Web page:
Players: Trevis Gipson (5th), Kylie Fitts (6th), Leonard Floyd (1st)
Best pick: Hindsight tells us the Bears should have kept Floyd around for his 5th-year option season, because the guy the Bears signed instead of him didn’t do much at all. Floyd has always shown to be a good football player, but he just never got home for sacks in Chicago. Here’s a fun fact, while Floyd may have just set a career high with 10.5 sacks as a member of the Rams, he only had 4 more total pressures in 2020 then he did in 2019 with the Bears.
Worst Pick: Fitts’ one year in Chicago had less playing time than Gipson’s rookie season, so we’ll give this one to Fitts for now.
Inside linebacker (3)
Players: Roquan Smith (1st), Nick Kwiatkoski (4th), Joel Iyiegbuniwe (4th)
Best pick: Roquan was named 2nd-Team All Pro last year after flying around the field and filling the stat sheet. He just turned 25-years old and his best football is in front of him.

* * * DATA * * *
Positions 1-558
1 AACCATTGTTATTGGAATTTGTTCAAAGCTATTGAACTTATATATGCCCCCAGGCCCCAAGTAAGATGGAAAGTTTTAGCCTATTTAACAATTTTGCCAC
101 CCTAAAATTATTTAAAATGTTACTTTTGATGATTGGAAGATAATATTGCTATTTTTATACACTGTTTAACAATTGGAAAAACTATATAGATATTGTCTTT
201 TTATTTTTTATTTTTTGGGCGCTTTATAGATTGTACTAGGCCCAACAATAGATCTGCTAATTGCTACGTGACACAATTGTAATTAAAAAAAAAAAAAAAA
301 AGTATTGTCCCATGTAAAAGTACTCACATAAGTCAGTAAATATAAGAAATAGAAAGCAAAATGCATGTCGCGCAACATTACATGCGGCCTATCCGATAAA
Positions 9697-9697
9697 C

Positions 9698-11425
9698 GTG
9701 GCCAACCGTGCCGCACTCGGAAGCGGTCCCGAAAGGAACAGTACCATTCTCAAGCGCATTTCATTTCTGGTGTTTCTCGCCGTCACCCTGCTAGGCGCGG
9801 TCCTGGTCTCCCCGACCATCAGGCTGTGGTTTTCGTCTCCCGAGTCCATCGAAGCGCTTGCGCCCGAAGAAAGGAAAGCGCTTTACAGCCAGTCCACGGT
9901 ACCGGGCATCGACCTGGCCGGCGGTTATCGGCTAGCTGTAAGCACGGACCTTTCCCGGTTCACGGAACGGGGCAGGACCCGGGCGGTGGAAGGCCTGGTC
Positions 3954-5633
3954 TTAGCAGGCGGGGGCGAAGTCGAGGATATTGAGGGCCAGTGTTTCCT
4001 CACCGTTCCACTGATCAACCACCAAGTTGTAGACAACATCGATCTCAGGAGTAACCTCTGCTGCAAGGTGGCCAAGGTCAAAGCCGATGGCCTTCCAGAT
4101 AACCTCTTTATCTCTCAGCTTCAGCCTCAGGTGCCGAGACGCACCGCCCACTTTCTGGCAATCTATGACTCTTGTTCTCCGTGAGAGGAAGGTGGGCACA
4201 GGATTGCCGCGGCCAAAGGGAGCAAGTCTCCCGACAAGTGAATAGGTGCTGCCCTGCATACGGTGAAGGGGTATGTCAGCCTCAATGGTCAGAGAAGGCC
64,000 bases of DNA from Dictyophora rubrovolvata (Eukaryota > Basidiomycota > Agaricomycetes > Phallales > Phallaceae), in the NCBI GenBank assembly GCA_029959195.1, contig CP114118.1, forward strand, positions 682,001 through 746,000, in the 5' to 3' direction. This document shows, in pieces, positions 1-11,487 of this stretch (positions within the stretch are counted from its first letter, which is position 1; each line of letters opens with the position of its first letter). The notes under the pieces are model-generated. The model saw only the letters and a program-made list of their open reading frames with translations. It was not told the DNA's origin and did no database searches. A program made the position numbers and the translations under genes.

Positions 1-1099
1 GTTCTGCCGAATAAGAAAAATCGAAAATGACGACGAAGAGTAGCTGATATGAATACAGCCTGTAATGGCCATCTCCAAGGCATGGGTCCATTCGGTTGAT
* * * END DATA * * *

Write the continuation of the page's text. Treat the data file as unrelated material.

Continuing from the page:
Worst pick: In three years Iyiegbuniwe has become a core special teamer, which is fine, but the Bears don’t trust him to play defense yet.
Offensive tackle (2)
Players: Lachavious Simmons (7th), Tayo Fabuluje (6th)
Best pick: Considering that Simmons made it through his rookie year and still has a job, he’s the best of these two.
Worst pick: Fabuluje made the roster as a rookie, but he served a 4 game suspension that year, then was cut and out of the league the following summer.
Tight end (2)
Players: Cole Kmet (2nd), Adam Shaheen (2nd)
Best pick: Kmet looks like he could develop into a productive Y tight end for the Bears, and his athleticism will allow the team to move him around the offense to find some occasional mismatches.
Worst pick: Shaheen had a few moments during his Bears career, but he was never able to stay healthy, and even if he did, he likely never would have lived up to his 2nd-round draft status. The fact that Pace got a 6th-round pick for him was wizardry.
Players: Mitchell Trubisky (1st)
Best pick: Trubisky made the Pro Bowl as an alternate in 2018 and he looked like a guy ready to build off his success.
Worst pick: But he was never able to take that next step as a pro from a mental standpoint and he ended up inking a 1-year deal to be the back-up in Buffalo.